Generally most of the time, a pawn is promoted to a queen. But in certain positions you can also promote it to a rook, knight or a bishop.
If while promoting there are no extra queens then as per the FIDE rules, you can pause the clock and ask the arbiter for help. In some cases (under US Chess Federation rules and in casual games) even an inverted rook is used as a promoted pawn.
Here are some helpful resources that will clarify your doubts about pawn promotion.
Now, let’s jump into the examples.
Example-1: When You Can’t Move The Pawn Diagonally And Promote
To understand this more easily let’s discuss everything pointwise.
- Black’s knight is on f8 square, king on b8, one pawn on d6, and another on a7.
- White’s king is on a2, knight on c3, bishop on f4, queen on d1, one pawn on b5, one on d5 and another f7 square.
- It is white’s turn to move.
- So now I ask you can White move the pawn on f7 square diagonally to promote?
- The answer is no, right?
- As we have already discussed that a pawn can move diagonally only if there is a piece available for it to get captured. Other than that a pawn can’t move.
- A pawn can not move straight and get promoted because the black’s knight is blocking.
Thus, in this kind of case a pawn can’t move diagonally. Another thing you have to note that if your king is in check then you can’t make any move unless making that move helps the king to get out of check.
Example-2: When You Can Move The Pawn Diagonally And Promote
- Here black’s king is b8 square, knight is on f8, rook on g8, one pawn on a7, one pawn and another d6.
- White’s king is on c1, rook on d1, bishop on f3, knight on c3, one pawn on d5 and another on f7.
- It is white’s turn to move.
- So again I ask you, can the white pawn on f7 move diagonally to promote?
- The answer is yes, because here there is a black’s rook on g8 square.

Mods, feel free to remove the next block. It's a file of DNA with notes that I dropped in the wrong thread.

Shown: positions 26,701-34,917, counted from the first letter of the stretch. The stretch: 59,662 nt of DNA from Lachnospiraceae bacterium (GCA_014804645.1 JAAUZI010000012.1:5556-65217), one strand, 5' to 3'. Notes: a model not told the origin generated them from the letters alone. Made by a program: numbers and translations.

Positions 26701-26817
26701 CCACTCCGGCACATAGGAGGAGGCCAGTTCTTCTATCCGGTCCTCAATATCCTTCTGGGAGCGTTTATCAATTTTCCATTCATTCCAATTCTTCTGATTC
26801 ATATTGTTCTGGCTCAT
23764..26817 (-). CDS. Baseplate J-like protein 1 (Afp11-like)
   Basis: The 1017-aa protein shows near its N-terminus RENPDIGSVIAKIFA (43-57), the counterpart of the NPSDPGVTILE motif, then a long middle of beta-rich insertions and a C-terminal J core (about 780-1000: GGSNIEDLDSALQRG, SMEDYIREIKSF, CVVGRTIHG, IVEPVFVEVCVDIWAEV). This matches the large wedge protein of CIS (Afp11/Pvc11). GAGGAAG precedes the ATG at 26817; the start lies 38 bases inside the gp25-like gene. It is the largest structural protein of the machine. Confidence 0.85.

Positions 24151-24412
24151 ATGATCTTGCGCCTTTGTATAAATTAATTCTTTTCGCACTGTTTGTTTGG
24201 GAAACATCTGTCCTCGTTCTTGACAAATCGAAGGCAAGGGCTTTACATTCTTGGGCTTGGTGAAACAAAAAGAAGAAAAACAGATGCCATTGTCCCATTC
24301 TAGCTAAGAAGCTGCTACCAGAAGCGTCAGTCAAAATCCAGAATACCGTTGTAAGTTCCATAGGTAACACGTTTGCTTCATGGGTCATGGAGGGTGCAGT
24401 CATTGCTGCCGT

- And white’s pawn is eligible to capture the rook legally. (and also white’s king is not in check)
- Thus here white’s f7 pawn can move diagonally, capture black’s rook on g8 and then get promoted.
Whenever you want to promote your pawn by moving diagonally make sure that
- Your king is not in check.
- There is a piece available on the adjacent diagonal square.
- And your pawn is eligible to capture that piece in a legal way.
If you can satisfy all these three conditions then you can definitely move your pawn diagonally to promote to a queen, knight, rook or a bishop.
So that’s it friends. 🙂 Hope you understood everything and I was able to clear all your confusions. Just be patient and keep learning the rules of chess. Never feel shy to ask any doubt because misconceptions if not cleared are very harmful in your quest to master chess.
Just keep reading and keep increasing your chess knowledge. Along with that don’t forget to apply your knowledge and skill in actual chess games.
Thanks! & BEST OF LUCK!
Hi! I’m Pritam and I’m a huge chess enthusiast! I know the actual problems that chess players face. I created this site to make chess easy to understand for newcomers, and also to help players of all levels of ability to improve their chess playing skills. Read more about me here.